My super lightweight Merrell boots, that fitted like a glove, never gave a moment’s trouble and I had considered one of my best outdoor gear purchases, couldn’t take the strain of the Glyndwr’s Way. This less than a year after buying them. I’ll see what Cotswolds have to say about it on my return – clear ‘fitness for purpose’ issue in my mind but I won’t hold my breath.
I had to have my old Meindl boots, which had served me so well on the Coast to Coast last year, specially couriered over to the Lake Vyrnwy Hotel. Thanks Pam.
It was annoying because I’d done all my training walks in the Merrells and they were, I thought, just nicely broken in. I now had to walk fifteen miles (and eleven on Saturday) in quite tough boots that I hadn’t worn in almost a year. I had priced up a pair of heel blisters as 4/6 favourite.
No real birds of interest today – saw another cuckoo but remarkably quite other than that.
The first couple of miles were an easy mix of road and field and then a nice forest track, including a set of 169 robustly constructed, wooden steps. These were a great way to quickly gain the required height. A few field, gate, stile combos, led to my first target of the day.
At Pont Llogel there was, apparently, a shop on the route! And would you Adam and Eve it, it was open as well. A real, old fashioned Post Office shop run by the nicest old lady you could wish to meet. I got a coffee, a flapjack and a pack of Eccles cakes as I hadn’t got a packed lunch but I also got a nice warm feeling inside. That might have been the coffee though.
Not only did Pont Llogel have virtually the only shop on the route but, sweet Jesus, public conveniences! There had been a couple of occasions during the week when I thought I may have to do what bears do but I had got through on each occasion… A hundred miles in, not only the first shop but also the first loos. I wasn’t going to miss the opportunity. I also put a Compeed blister plaster on my right foot where I could feel a ‘hot-spot’ forming.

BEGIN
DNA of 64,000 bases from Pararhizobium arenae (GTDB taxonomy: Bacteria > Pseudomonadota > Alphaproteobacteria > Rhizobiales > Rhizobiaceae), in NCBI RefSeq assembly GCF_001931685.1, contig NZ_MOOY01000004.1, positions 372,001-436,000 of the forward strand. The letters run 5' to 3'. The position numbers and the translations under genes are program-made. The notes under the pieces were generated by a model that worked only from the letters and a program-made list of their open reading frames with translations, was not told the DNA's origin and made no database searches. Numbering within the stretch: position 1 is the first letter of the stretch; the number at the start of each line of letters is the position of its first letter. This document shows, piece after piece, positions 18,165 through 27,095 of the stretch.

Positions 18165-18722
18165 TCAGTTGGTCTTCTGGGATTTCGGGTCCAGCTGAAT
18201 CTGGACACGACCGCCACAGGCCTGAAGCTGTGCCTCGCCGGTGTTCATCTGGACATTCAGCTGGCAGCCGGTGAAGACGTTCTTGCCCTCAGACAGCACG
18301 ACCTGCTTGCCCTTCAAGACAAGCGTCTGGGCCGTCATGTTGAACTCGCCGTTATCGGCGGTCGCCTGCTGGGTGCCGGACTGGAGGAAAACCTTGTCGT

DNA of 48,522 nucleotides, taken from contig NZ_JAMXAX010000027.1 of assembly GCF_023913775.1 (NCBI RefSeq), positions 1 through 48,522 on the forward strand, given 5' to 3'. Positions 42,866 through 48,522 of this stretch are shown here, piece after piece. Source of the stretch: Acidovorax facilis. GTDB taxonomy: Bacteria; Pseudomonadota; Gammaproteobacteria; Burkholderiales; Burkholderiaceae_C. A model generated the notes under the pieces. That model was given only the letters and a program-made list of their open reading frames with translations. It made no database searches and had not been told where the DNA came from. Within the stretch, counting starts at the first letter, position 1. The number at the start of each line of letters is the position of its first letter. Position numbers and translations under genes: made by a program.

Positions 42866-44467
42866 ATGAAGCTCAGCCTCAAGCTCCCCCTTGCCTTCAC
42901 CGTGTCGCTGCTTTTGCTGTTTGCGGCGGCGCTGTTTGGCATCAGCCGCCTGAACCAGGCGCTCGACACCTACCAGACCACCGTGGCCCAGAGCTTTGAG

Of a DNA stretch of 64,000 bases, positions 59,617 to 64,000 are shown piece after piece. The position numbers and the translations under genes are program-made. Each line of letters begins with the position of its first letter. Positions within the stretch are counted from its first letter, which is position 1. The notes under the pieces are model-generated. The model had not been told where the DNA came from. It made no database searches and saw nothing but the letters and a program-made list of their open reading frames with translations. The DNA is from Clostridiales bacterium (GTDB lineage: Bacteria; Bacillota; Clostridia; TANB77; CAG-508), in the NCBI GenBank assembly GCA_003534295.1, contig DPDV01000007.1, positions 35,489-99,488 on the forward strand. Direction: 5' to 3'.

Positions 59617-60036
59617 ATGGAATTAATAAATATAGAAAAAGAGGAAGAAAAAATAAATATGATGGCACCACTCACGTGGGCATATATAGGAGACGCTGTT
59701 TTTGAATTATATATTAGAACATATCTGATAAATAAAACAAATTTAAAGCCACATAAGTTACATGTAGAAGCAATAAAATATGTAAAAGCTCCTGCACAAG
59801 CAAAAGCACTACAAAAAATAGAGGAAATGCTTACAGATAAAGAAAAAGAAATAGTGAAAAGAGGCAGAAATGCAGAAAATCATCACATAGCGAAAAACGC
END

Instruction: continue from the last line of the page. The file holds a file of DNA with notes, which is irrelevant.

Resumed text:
It was then back to the familiar field, stile, field scenario and at Llwynhir I had to avoid a major tree felling operation right next to the route. Why do they have to do this in nesting season? Shortly afterwards I had to traverse the meadow below, which was teeming with wildlife.
An hour or so later of nice moorland terrain led to Dolanog. There was also ANOTHER public loo open but I couldn’t take them up on their kind offer. I did however adjust my boot laces again, trying in vain to get comfy with them. I also had a couple of Eccles cakes and a can of full sugar coke.
From Dolanog you basically follow the River Vyrnwy for an hour or so and then it’s fields which bring you to Pont Robert. Both my guidebooks describe the Royal Oak pub as being open all day. I’d already heard from a couple of landladies on the route however that the lady running it had had to take another job as well, so it was no surprise to find it closed.
It was only three miles from Meifod as well so I could have had a guilt free pint (or two) and not had far to go. Such is the way of the modern world sadly.
The final three miles was mostly road and unspectacular but my feet were still blister free and I was led to believe the King’s Head would be open and I hadn’t been misinformed. The pub was open but the customer service school had obviously been closed when the couple running it were booked in. Having said that, at least the Purple Moose ‘Pint of two Halves’ (surely one for Private Eye) was in good condition.
I left the pub with a hearty ‘thanks a lot’ sadly absent. I made my way to the post office to see if I could get a couple of sandwiches for my tea and there experienced customer service at it’s best. There is virtually no mobile signal in Meifod and I was unable to ring the B&B to come and pick me up, as arranged. The nice man rang for me and ten minutes later I was running a bath to soothe my aching limbs.
Only eleven miles to Welshpool tomorrow but I need to keep the pace up to get back to Shrewsbury handy. We are giving a choir concert tomorrow evening… in Welshpool. It’s a good job I love Powys in the spring time.
Congratulations to Mr Howard Key, of Belle Vue, Shrewsbury, who correctly identified the aged tractor from earlier in the week as a David Brown Selectamatic 880. A pint of Twisted Spire to Howard and my deepest sympathy to his partner Sheila.